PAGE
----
Britain’s first nuclear reactor for a generation is facing fresh delays as French energy giant EDF struggles to find financing for the £18bn project.
French paper Lec Echos reported that the final investment decision on Hinkley Point will not take place today, as was widely expected, and that EDF is seeking extra support from the French government.
It said the earliest a final investment decision will be made is at the next board meeting, to be held before the firm releases full-year earnings on 16 February.
EDF's employee shareholders have warned Hinkley Point C puts the very survival of the company at risk, and credit rating agency Standard & Poor's has said it might downgrade EDF's debt if it goes ahead with the project.
EDF has a majority stake of 66.5 per cent in Hinkley Point, while China’s state nuclear firm CGN has a 33.5 per cent stake. EDF previously said it intends to bring other investors into the project in due course, but without reducing its stake below 50 per cent.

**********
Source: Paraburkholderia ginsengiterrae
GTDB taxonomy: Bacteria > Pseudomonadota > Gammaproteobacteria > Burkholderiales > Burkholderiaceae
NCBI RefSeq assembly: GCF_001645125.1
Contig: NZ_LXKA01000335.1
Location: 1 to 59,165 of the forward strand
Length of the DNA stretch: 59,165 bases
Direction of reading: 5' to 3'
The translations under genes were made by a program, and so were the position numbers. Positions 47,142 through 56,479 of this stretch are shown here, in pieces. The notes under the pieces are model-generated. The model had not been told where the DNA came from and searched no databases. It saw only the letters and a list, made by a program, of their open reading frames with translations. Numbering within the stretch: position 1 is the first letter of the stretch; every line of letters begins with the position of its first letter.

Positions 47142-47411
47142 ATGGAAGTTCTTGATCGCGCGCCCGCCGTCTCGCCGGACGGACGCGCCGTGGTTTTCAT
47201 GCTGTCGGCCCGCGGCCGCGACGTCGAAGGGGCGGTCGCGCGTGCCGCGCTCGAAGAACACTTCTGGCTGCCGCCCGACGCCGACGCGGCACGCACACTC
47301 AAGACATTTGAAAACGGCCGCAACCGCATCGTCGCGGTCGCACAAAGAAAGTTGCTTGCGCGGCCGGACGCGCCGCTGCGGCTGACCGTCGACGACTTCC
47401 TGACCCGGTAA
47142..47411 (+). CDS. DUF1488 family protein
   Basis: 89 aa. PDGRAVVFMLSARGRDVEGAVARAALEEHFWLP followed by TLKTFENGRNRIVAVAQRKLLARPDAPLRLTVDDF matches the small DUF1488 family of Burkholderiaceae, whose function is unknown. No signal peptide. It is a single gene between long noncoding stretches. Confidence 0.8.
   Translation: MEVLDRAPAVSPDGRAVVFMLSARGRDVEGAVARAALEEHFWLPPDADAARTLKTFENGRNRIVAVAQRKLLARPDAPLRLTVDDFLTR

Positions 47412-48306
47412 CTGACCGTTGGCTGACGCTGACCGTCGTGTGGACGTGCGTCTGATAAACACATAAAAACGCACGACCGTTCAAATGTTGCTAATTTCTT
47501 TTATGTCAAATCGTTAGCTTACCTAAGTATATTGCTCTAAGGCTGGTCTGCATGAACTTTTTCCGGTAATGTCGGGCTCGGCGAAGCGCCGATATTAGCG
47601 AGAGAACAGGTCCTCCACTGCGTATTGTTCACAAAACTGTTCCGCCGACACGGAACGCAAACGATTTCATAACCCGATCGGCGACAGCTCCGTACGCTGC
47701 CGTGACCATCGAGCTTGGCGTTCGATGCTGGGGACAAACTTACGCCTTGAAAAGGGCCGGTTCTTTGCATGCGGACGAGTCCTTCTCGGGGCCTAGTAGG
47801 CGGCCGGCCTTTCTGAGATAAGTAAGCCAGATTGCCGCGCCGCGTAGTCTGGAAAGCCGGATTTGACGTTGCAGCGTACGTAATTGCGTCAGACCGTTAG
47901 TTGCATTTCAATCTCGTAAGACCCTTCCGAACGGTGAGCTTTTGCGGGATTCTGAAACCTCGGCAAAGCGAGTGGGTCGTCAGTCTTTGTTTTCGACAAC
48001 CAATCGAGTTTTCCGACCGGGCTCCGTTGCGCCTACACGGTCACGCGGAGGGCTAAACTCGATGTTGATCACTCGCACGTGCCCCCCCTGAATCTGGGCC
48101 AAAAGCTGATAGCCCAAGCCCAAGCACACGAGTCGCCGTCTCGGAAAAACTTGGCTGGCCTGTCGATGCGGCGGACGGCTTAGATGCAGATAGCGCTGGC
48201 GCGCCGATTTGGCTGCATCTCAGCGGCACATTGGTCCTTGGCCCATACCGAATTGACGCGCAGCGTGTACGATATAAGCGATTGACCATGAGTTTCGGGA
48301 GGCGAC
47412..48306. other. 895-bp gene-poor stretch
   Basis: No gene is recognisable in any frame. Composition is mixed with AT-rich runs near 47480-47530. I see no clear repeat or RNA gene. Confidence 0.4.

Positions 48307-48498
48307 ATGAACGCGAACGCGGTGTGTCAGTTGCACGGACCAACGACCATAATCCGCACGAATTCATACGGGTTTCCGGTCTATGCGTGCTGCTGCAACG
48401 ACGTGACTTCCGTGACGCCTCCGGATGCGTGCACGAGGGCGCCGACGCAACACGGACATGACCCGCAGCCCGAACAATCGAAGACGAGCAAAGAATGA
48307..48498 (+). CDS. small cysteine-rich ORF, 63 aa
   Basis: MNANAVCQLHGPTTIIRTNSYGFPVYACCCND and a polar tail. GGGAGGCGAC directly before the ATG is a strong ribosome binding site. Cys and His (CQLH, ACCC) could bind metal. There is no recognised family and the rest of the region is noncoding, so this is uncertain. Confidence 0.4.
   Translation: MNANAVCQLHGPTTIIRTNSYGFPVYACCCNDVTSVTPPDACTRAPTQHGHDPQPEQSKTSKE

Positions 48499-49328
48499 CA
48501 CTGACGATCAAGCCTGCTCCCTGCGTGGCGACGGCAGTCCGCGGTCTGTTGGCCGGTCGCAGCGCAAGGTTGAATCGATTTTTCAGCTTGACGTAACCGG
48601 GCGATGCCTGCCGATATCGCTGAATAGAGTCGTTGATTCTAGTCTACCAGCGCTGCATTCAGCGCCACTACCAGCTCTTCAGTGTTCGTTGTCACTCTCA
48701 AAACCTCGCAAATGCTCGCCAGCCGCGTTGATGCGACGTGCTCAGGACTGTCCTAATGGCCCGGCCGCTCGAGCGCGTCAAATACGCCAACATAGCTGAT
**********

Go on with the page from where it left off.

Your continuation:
CGN's involvement was agreed during Chinese president Xi Jinping's visit to the UK in October. China signed a string of deals to help the UK upgrade its ageing energy infrastructure.
Britain needs to replace about 20 per cent of its nuclear and coal power plants during the next 10 years, and Hinkley Point power station will help it achieve this.